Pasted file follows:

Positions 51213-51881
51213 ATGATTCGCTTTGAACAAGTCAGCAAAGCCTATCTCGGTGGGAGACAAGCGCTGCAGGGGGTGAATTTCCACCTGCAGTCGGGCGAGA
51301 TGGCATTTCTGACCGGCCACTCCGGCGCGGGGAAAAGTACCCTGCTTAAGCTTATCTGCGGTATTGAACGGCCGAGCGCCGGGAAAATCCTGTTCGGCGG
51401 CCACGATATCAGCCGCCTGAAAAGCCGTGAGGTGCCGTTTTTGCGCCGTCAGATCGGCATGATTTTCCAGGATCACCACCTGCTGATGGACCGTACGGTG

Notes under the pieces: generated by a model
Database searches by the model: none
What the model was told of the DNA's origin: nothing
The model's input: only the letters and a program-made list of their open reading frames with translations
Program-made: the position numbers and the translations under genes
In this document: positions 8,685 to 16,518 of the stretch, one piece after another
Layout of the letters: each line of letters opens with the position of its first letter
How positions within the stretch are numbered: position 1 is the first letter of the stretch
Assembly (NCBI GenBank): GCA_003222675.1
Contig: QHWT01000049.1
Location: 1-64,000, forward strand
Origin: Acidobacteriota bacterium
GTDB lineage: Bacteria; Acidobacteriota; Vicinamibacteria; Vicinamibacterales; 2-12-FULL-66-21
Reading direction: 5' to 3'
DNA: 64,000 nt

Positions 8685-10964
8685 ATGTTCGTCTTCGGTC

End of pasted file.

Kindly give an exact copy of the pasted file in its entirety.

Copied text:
Positions 51213-51881
51213 ATGATTCGCTTTGAACAAGTCAGCAAAGCCTATCTCGGTGGGAGACAAGCGCTGCAGGGGGTGAATTTCCACCTGCAGTCGGGCGAGA
51301 TGGCATTTCTGACCGGCCACTCCGGCGCGGGGAAAAGTACCCTGCTTAAGCTTATCTGCGGTATTGAACGGCCGAGCGCCGGGAAAATCCTGTTCGGCGG
51401 CCACGATATCAGCCGCCTGAAAAGCCGTGAGGTGCCGTTTTTGCGCCGTCAGATCGGCATGATTTTCCAGGATCACCACCTGCTGATGGACCGTACGGTG

Notes under the pieces: generated by a model
Database searches by the model: none
What the model was told of the DNA's origin: nothing
The model's input: only the letters and a program-made list of their open reading frames with translations
Program-made: the position numbers and the translations under genes
In this document: positions 8,685 to 16,518 of the stretch, one piece after another
Layout of the letters: each line of letters opens with the position of its first letter
How positions within the stretch are numbered: position 1 is the first letter of the stretch
Assembly (NCBI GenBank): GCA_003222675.1
Contig: QHWT01000049.1
Location: 1-64,000, forward strand
Origin: Acidobacteriota bacterium
GTDB lineage: Bacteria; Acidobacteriota; Vicinamibacteria; Vicinamibacterales; 2-12-FULL-66-21
Reading direction: 5' to 3'
DNA: 64,000 nt

Positions 8685-10964
8685 ATGTTCGTCTTCGGTC